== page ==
Keep track of potential finds as-you-go with this free research log.
Back in the olden days (before 2017), the vital records from my grandfather's hometown were not online. I had to spend long hours in my nearest Family History Center to view the documents on microfilm.
At first I was entering likely relatives right into Family Tree Maker on the laptop I brought with me. That took way too much time. I needed to capture as many vital records as possible or else I'd be visiting that darkened room forever!
I switched to a super-efficient method instead. I entered a shorthand version of the information in every vital record into a text file on my computer. Then I could figure out where everyone belonged when I got home. (My "shorthand" was a format like this for birth records: "Maria Bianco b 12 Jan 1810 to Francesco di Giovanni and Angela Leone bap next.")
|The sight of this notebook full of genealogy notes makes my hand cramp up.|
Now I need a new system for logging the research I do online. Most of the time I'm doing very focused research. "Find this person's birth record. Find his parents' marriage and their birth records." When concentrating on one person, I can collect the documents one at a time and add them to Family Tree Maker. I prefer to do it that way and complete my whole process in one sitting:
- Save, crop, and rename the image file
- Add a title and description to the image file's properties
- Add the image file and all its facts to the person in Family Tree Maker
- Create the source citation and apply it to all the facts derived from that image file
- Make note of the document in my Document Tracker spreadsheet
- File away the image file
But if I'm researching for a client, or going off on a tangent on behalf of a cousin, I need a better way to track my findings.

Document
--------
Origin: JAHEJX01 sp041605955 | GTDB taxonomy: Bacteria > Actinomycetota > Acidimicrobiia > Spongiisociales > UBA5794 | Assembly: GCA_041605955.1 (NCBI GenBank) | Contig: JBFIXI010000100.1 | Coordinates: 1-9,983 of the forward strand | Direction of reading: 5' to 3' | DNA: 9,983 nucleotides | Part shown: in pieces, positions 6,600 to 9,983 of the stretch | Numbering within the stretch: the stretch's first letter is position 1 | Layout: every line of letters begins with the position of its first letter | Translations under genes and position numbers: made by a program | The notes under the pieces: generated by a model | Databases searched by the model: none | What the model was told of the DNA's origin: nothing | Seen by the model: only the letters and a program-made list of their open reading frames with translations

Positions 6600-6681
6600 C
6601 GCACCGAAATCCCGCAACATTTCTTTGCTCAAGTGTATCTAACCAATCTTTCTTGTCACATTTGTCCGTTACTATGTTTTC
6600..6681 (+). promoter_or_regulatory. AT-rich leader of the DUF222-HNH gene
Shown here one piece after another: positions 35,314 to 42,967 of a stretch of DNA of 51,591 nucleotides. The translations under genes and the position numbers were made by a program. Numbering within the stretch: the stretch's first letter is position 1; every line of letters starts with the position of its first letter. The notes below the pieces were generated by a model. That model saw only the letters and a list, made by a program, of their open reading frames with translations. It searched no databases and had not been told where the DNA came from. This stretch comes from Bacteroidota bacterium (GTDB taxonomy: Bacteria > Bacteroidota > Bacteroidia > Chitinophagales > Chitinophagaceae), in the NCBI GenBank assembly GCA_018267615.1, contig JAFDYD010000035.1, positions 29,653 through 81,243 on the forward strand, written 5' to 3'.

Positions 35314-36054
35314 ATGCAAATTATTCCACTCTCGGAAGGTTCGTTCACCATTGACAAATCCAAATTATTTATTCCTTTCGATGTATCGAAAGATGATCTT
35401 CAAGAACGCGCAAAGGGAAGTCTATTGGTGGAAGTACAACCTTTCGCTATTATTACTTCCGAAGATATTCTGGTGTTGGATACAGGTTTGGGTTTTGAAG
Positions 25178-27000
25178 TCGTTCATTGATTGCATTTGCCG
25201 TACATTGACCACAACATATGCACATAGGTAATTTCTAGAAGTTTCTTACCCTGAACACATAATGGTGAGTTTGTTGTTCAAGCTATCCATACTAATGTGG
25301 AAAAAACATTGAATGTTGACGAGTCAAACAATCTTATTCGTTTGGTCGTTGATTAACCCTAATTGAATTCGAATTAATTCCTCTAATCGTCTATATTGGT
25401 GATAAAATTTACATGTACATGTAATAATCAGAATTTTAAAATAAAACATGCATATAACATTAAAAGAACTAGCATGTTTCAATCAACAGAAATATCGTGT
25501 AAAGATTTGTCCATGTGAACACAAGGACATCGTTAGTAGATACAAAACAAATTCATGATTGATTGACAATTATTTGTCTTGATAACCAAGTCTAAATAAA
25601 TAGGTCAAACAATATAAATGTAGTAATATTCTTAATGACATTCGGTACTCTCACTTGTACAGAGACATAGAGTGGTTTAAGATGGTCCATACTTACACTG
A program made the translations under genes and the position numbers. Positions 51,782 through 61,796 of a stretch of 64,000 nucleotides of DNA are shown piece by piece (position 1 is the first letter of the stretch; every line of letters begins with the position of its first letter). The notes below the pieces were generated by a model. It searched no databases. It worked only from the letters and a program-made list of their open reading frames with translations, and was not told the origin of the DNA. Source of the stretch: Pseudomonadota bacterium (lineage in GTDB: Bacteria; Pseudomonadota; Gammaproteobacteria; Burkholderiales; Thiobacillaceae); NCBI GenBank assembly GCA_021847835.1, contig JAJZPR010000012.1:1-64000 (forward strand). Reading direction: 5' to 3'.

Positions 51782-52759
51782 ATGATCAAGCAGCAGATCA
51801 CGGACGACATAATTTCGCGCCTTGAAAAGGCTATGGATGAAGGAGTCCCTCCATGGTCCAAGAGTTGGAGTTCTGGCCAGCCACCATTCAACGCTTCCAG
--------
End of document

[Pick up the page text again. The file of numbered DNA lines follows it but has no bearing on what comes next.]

This month I was researching a family from Perugia, Italy. The Family Search website has a limited range of records available for the town. I committed to combing through them all to figure out who belonged to this particular family.
I was searching for a short list of last names. I copied and pasted names, dates, and URLs for every record I found into a text file. I had problems with this method, like overlooking family members in the long list. I could imagine a lot of benefits I wanted to add to this research process.
I turned to an Excel spreadsheet for the solution. How did I not think of this from the start? I practically live in a spreadsheet. Well, spreadsheets and text-file lists.
I converted all my findings to a spreadsheet, using a careful cut and paste process. I discovered 2 relatives I'd overlooked before. A spreadsheet is infinitely better than a text file. And light-years better than handwritten notes. I can sort the information by any column and click the links I saved to go straight to the vital record online.
|With a research log like this, you'll never have to worry about retracing your steps.|
I decided to turn this test case into a research log template. From now on, when I'm researching someone else's family, I'll enter everything I find into a copy of this spreadsheet.
I can capture the important information quickly, and figure out who belongs in the family tree later.
Of course I'm going to share this research log template with you. Download your copy from my Dropbox folder. Remember that you can make any changes you may need. You can add or edit columns…whatever makes sense to you. Never lose track of your past discoveries again. Note: Need this in Google Sheets? Here's your link.